Eliminating stress factors during times of intense concentration prevents distraction, and provides better focus. It can also improve mood, and reduce mental fatigue.
The ability to suppress the negative effects of Cortisol can also augment physical endurance.
As a result, PS has been the subject of many studies looking at its’ potential as a performance enhancer for athletes.
Taken into account as a whole, I think these effects do a good job of explaining how PS can improve not just working memory, but long-term memory and learning capacity all at the same time.
In fact, PS has been found to be very effective in treating ADHD symptoms.
Phosphatidylserine for ADHD – Is it Safe for Kids?
In one randomized double blind clinical study, 36 children age 4-14 years were given either 200 mg of PS, or a placebo for 2 months.
The children were tested for auditory memory and working memory, as well as attention control and impulsivity.
Significant improvements were seen in concentration, learning ability, and social behaviors. The placebo group showed no changes.
PS was also very well tolerated by all of the test subjects (which was expected since it’s naturally occurring in the human body), and no adverse reactions were noted.
The researchers concluded that phosphatidylserine is an excellent treatment for ADHD symptoms in children because of it’s effectiveness and safety.
Very exciting stuff for parents with kids that have ADHD or ADD!
Last but not least, I wanted to talk about how phosphatidylserine can benefit sleep patterns and sleep quality.
Phosphatidylserine for Sleep – Does it Help?
The risk of sleep issues actually goes back to Alzheimer’s disease, Cortisol regulation, depression, and diet.
The onset of Alzheimer’s disease is closely associated with the buildup of proteins in the brain called amyloid plaques.
Essentially, these globs of protein gum up your brain, and prevent it from working properly.
It has been recently discovered that the human brain has a network of fluid channels called the glymphatic system that keep the brain clean and deliver nutrients.
However, the glymphatic system only works while we’re asleep. It’s now believed this is the reason we feel ‘refreshed’ after a good nights’ sleep.
Waste has been flushed out of the brain and essential compounds like glucose have been delivered to the cells that need it.
Alzheimer’s disease can also manifest itself as a result of poor nutrition. Diets high in refined sugars, salt, and animal fats can increase AD risk.
This is because these foods can disturb the circadian rythm, and the normal regulation of Cortisol in the body. This of course can lead to sleep deprivation, and ultimately depression.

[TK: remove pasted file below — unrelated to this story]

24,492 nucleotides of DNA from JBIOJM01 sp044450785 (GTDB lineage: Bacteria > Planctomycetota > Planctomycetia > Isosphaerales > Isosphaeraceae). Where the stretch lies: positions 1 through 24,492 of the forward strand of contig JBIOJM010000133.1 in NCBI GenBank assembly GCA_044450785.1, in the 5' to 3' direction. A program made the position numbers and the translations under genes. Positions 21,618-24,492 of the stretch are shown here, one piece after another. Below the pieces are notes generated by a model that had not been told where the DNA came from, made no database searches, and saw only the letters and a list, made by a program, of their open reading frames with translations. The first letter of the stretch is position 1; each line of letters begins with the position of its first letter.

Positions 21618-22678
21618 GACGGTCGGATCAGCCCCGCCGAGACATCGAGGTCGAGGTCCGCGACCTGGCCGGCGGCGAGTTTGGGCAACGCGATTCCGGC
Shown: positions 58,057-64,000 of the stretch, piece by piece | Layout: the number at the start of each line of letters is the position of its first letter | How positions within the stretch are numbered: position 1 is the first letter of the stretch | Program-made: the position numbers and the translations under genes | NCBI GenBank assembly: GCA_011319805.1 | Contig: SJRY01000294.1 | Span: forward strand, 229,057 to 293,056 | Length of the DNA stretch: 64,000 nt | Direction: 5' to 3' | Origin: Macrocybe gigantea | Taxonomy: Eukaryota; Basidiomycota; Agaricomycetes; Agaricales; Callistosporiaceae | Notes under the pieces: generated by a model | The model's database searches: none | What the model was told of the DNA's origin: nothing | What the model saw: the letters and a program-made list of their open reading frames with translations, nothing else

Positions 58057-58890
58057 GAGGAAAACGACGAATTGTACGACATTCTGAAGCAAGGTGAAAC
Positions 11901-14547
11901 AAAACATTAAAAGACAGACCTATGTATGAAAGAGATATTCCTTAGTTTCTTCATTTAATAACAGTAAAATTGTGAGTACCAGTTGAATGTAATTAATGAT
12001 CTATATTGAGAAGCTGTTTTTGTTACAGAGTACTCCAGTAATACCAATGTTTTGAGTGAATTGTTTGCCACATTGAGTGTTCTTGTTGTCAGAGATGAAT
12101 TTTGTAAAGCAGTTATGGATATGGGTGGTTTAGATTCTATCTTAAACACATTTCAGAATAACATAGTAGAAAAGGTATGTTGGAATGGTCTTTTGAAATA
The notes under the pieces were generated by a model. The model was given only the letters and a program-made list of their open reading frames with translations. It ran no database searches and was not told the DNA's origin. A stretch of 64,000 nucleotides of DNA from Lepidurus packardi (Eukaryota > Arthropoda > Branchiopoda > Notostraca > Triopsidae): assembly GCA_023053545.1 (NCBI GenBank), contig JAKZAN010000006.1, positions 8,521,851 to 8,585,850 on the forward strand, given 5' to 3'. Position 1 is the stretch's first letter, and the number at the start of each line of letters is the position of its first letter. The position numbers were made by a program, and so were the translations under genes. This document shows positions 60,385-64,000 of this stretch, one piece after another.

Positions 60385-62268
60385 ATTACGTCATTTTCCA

Fortunately, researchers have found that eating more fruits and vegetables, and taking PS either on its’ own or with an omega-3 supplement can counteract all of these negative effects.
This is of course due to the structural support PS provides to the nervous system, and all of the positive effects that naturally result.
So now that we have established just how useful PS is to brain health, what are our options for using it as a nootropic supplement?
Phosphatidylserine Dosage – Recommendations for Best Results
Phosphatidylserine is available either as a tablet or in capsule form.
The ideal recommended dosage is 100 mg taken 3 times per day initially, and this amount can be reduced to only 100 mg/day later on once extra PS has built up in your system.
Athletes can safely take up to 800 mg/day to boost physical endurance and stay mentally sharp.
PS was originally extracted from cow brains back in the day, but is now derived from plant sources like soybeans, or sunflower lecithin.
Mad Cow disease made animal sourcing of PS unpopular.
Side effects from PS are extremely rare, and when they do occur it is usually at dosages higher than the recommended intakes.
Symptoms are typically mild stomach upset, insomnia, and gas.
Safe levels for pregnant or breastfeeding mothers have not yet been established, so it is generally recommended to abstain from PS supplementation during these times just to be cautious.
Medications used for glaucoma or Alzheimer’s disease may also raise Acetylcholine levels, so taking PS at the same time can increase the chances of experiencing negative side effects.
You can reference specific medications that can potentially interact with PS using this link.
Finally, PS may thin the blood slightly, so if you are taking blood thinners, please consult with your doctor before supplementing with PS.
Phosphatidylserine – Final Recommendations
Phosphatidylserine is commonly found in foods like soy, egg yolks, and organ meats, but it is poorly absorbed from these sources.
PS levels in the brain also tend to decrease as we age.
Supplementing with plant sources of PS is therefore recommended for improvements in neuroplasticity, general mental health, athletic performance, and mood.
PS has been found to be effective at improving memory in elderly patients suffering from Alzheimer’s and other Mild Cognitive Impairments(MCI’s).
However, PS supplementation isn’t just for seniors, or people dealing with MCI’s. Anyone that wants to improve their brain health can benefit from PS.
It’s important to note that PS is recognized as being very safe to use, and that’s why it’s been given the green light for use with ADHD kids.
In fact, it’s was approved by the FDA for the treatment of MCI’s in elderly patients in May of 2003.
And as of this writing, The Food Standards Australia New Zealand (FSANZ) authority is also about to follow suit.
This would allow food producers in Australia and New Zealand to include PS in food grade products for the improvement of brain health and cognition.
So who can supplement with PS? Pretty much anybody.
PS truly is one of the best supplements for neuroplasticity we know of today.
Last but not least, phosphatidylserine is very useful as a natural sleep aid.
I would say that it’s an essential addition to any good stack.
Thanks for reading, and if you think of any questions about PS, please post a comment below.
In my next article, I will be looking at one of my favorite herbal nootropics, Ginseng!
Until next time,